For those of you who read Dan Webb’s musings about the airline industry at Things in the Sky, you might be wondering where the blog went. Well, he’s going to work for an airline, so he told BoardingArea that he would be winding things up. They took the blog down before he had a chance to say goodbye. So, I was happy to volunteer this space for him (only requiring that he give me freedom to do what I wanted with photoshop…)
Just about four years ago I was finishing up high school and decided to start writing about the airline industry. I was always interested in the business, and I had a domain name I wasn’t using, so I figured I’d give it a shot. I thought to myself that I would get bored with it after a while, but, well, here I am. Now I’m a college graduate about to enter the airline industry professionally, and as a result my commentary is wrapping up — my blog is already offline, and I just recorded my last episode with the Airplane Geeks Podcast. Brett has been very kind in allowing me to share a couple of final thoughts here.
Needless to say, it’s been a very busy four years, and all of them have allowed me to learn a bit more about how this crazy industry works. What I’ve learned the most is to expect (rapid) change. I started blogging in the middle of 2008. Since then we’ve seen the Northwest and Continental brands disappear. The amount of ancillary revenue generated by carriers has exploded thanks to bag fees.
American placed a massive Airbus order and also filed for Chapter 11 bankruptcy protection. Southwest acquired AirTran and ordered 737s with more than 137 seats. “Ultra low cost carrier” (ULCC) has become a new buzzword as airlines like Spirit have become successful. I really can’t think of an industry that’s as hectic and constantly changing as this one, which is why tracking it can be so addictive.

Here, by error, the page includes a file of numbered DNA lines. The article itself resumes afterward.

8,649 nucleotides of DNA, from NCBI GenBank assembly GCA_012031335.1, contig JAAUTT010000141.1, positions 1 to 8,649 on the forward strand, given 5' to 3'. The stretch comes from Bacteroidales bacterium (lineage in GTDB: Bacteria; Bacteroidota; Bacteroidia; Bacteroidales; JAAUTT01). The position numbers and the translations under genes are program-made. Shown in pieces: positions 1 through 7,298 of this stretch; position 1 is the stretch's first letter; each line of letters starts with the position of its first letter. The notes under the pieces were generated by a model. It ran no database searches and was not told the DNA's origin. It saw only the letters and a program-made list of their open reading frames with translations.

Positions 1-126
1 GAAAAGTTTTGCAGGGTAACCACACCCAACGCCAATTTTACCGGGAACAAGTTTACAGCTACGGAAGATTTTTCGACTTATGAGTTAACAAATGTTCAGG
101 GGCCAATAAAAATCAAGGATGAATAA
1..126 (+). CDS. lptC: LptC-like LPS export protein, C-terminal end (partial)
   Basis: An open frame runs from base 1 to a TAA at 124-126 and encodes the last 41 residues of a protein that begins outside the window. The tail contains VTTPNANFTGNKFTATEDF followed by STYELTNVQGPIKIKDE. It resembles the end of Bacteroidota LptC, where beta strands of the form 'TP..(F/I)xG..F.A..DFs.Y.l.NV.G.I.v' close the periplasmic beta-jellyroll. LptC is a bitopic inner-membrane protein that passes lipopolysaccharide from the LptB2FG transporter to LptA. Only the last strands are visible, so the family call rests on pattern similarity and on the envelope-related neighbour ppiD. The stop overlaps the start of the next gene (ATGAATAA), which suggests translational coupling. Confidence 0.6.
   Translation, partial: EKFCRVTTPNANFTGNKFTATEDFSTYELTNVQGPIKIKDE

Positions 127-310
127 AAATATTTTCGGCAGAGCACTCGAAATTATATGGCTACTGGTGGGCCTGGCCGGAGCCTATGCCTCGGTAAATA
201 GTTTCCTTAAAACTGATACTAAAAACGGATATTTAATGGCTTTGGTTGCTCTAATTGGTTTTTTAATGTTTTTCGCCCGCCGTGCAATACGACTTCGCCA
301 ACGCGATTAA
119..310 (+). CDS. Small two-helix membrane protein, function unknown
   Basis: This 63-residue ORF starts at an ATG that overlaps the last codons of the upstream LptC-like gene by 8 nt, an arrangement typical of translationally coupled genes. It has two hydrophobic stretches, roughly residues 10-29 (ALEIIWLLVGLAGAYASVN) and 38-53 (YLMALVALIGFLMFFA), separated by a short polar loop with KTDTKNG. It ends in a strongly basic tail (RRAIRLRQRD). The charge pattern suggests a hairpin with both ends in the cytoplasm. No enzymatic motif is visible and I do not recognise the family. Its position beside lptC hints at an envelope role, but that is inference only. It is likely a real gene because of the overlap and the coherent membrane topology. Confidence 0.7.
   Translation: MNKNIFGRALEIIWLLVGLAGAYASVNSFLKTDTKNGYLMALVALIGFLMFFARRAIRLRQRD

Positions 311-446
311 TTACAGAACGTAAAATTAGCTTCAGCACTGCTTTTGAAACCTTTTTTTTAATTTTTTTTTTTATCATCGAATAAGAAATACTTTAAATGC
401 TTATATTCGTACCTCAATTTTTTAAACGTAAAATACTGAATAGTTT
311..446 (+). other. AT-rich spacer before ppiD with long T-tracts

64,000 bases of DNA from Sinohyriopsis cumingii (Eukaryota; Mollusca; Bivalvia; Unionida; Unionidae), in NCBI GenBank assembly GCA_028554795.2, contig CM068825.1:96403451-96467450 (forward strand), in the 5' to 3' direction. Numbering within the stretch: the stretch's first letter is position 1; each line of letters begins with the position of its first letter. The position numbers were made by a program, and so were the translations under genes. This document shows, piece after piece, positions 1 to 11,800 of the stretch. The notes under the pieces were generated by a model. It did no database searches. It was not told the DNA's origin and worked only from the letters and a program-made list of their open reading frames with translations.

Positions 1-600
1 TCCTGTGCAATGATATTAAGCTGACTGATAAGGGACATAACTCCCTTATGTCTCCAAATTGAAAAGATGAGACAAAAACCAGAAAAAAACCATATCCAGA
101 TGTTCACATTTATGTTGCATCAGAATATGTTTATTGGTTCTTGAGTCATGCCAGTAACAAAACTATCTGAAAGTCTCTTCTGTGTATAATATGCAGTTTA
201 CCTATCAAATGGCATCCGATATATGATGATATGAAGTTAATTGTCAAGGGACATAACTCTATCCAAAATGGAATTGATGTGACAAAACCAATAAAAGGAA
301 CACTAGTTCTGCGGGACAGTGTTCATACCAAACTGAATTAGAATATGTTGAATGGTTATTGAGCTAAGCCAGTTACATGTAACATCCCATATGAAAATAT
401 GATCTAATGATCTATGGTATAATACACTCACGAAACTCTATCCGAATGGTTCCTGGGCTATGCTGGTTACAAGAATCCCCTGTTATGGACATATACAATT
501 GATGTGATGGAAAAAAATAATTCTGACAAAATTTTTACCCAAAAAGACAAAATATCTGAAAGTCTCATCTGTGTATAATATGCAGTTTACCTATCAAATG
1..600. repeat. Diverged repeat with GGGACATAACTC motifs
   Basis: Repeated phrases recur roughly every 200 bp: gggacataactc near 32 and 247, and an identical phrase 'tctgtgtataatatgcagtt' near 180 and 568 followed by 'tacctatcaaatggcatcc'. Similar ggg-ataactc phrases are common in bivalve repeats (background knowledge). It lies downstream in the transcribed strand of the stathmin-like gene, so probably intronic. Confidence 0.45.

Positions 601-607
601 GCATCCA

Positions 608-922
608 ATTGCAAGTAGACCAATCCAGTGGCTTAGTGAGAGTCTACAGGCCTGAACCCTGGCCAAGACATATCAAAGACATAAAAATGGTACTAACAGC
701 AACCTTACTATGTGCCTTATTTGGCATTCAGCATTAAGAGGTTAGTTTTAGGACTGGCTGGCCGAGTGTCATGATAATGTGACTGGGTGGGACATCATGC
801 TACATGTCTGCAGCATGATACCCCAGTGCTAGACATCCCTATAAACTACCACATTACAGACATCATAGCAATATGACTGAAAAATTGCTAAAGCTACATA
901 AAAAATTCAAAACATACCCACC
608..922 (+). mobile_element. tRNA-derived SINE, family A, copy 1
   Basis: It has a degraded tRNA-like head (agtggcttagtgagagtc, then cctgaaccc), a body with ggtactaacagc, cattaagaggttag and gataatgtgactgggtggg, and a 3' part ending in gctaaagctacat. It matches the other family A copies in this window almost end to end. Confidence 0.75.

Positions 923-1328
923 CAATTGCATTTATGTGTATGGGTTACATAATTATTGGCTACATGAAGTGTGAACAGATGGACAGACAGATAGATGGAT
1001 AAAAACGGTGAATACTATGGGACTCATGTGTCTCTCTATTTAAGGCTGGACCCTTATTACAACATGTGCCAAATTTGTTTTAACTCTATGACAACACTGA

But I’ve also learned that there’s a wealth of information about the industry freely available to those who are willing to to put in some additional effort. The publicly traded companies have the usual SEC filings and earnings calls, of course, but the DOT has a load of information for free — whether it be taxi times at certain airports or operating expenses by aircraft type. It truly is amazing what one can learn as long as he/she has an internet connection. If you’re an enthusiast willing to expand your knowledge, I encourage you to put in the effort — you’ll find some amazing stuff!
Before I go, I need to give a special thanks to the whole aviation social media/Internet community — especially Brett. He added me to his blogroll just after I started writing, which gave me that little extra motivation to keep writing. There are many other people I should thank — including Her Royal Highness Queen Benet Wilson, my colleages from my internships at Flightglobal, and my co-hosts at the Airplane Geeks — but the list would be too long if I put everyone on it. If you’re sitting on the sidelines of this community, I encourage you to participate. I’ve met so many wonderful people over the past few years that have become close friends and have provided me guidance and advice that has proven to be invaluable.
To everyone who read my blog or tweets or listened to my bits on the Airplane Geeks — thanks for your support.